Cardiovascular exercise or simply “cardio” is a common component of many individual’s fitness regimens. Cardio exercise helps a person burn more calories and along with it fat calories, which in turn support the achievement of a leaner and/or lighter body. Performing cardio exercise at a lower intensity (e.g. 55-65% maximal heart rate) is called the “fat- burning zone” because it would allow for a higher percentage of the calories burned during exercise to come from fat.(1,2) Meanwhile, when the body is unfed for several hours (“fasted”), such as during the night the percentage of total calories burned coming from fat is high as well.(3-5) Thus “fasted cardio” would seem like a viable strategy to maximize incremental fat burning. While some acute research suggests that morning, fasted cardio might indeed help increase daily fat burning as a percentage,(6,7) other research suggests that any fat-burning gains (% of calories during exercise) made in fasted cardio are diluted out over a 24-hour (% fat over the entire day) when calories are balanced for weight maintenance.(8) Moreover, other research is not as supportive especially when you look at the impact of this strategy over several weeks when calorie intake would allow for reductions in body weight.(9)
While researchers sort through the finer details of fasted cardio on fat metabolism, an important consideration is the impact of this strategy on muscle protein. That’s because muscle protein balance is in a net negative state.(10) Said differently, more protein is being broken down versus the amount of protein being made. Without a protein source, this continues into the morning, and, consequently, you are losing more and more muscle. Daily muscle protein balance is the algebraic sum of muscle protein synthesis (MPS) (+ factor) and muscle protein breakdown (MPB) (- factor). The former is maximized by protein intake and resistance exercise while the latter is maximized by fasting and inactivity.
Net Daily Muscle Protein Balance = MPS - MPB
Since, the effect of dietary protein to increase MPS is acute, transient and potentially capped, by waiting longer in the morning to nourish muscle with amino acids from diet protein seems counter to most fitness, performance and muscle building goals. So the big question is, can you take in a MPS-maximizing level of protein in the morning a short time prior to cardio exercise and reap the benefits on MPS without disrupting fat burning operations during cardio?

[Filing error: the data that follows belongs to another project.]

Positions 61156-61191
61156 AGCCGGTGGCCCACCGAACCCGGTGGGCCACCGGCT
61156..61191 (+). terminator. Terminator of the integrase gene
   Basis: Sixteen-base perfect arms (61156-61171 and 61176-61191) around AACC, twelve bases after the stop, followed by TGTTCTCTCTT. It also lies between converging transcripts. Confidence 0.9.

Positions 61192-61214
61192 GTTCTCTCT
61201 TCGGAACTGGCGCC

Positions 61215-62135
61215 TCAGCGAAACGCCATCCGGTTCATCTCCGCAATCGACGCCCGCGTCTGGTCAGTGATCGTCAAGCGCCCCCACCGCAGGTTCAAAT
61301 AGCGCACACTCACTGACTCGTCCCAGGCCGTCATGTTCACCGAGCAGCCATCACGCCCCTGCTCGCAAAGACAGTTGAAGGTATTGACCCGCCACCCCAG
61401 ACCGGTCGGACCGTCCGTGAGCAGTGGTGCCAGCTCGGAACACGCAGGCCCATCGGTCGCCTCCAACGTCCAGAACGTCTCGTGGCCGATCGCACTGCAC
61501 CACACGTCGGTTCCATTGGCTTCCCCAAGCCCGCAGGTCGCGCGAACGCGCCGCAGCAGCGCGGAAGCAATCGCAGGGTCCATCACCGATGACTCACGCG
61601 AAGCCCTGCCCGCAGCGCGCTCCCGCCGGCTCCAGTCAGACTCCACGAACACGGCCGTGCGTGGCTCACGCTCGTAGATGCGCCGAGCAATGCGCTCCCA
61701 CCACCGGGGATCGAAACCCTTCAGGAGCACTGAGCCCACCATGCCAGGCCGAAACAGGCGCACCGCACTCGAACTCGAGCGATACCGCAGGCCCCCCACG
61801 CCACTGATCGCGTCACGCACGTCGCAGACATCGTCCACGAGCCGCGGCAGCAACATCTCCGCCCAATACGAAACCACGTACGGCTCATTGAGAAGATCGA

In a new study presented at the International Society for Sports Nutrition (ISSN) 2016 Conference,(11) Dr Chad Kerksick of Lindenwood University had young men perform 30 minutes of fasted cardio (55% max heart rate) a short time after drinking either a:
1) whey protein shake
2) casein protein shake
3) carbohydrate starch (maltodextrin)
4) flavor matched non-caloric fluid (fasted)
In these trials, protein was provided at 25 grams for the whey and casein trials, calorie matched for the protein and carb trials and fluid volume matched for all trials. Further, participants completed all four conditions at the same time each morning and were instructed to follow identical pre-exercise testing conditions. Dr Kerksick and team reported that protein appeared to increase calories expended during exercise and while the percentage of those calories derived from fat decreased a little (not significant), the estimated quantity of fat burned was similar to the fasted (non-caloric) trial. Furthermore, shortly after the exercise was complete, metabolism remained higher in the protein trials and was more favorable to fat burning. Similar measures were reported by researchers at the University of North Carolina, whereby whey protein increased total metabolism during and after three different training modalities and allowed for higher fat utilization after exercise was over.(12)
Based on the information at hand it would seem that during times whereby we haven’t eaten protein for several hours and planning a lower intensity cardio session it would be beneficial to consume a little whey protein (e.g. 25 g). This would allow for a maintenance of a daily protein intake (e.g. >1.75 g/kg target body weight) using a protein-pacing strategy (every few hours) while supporting fat burning during exercise. This would also change the description from fasted cardio to perhaps anabolic cardio whereby muscle enters the cardio session in a net positive (anabolic state).
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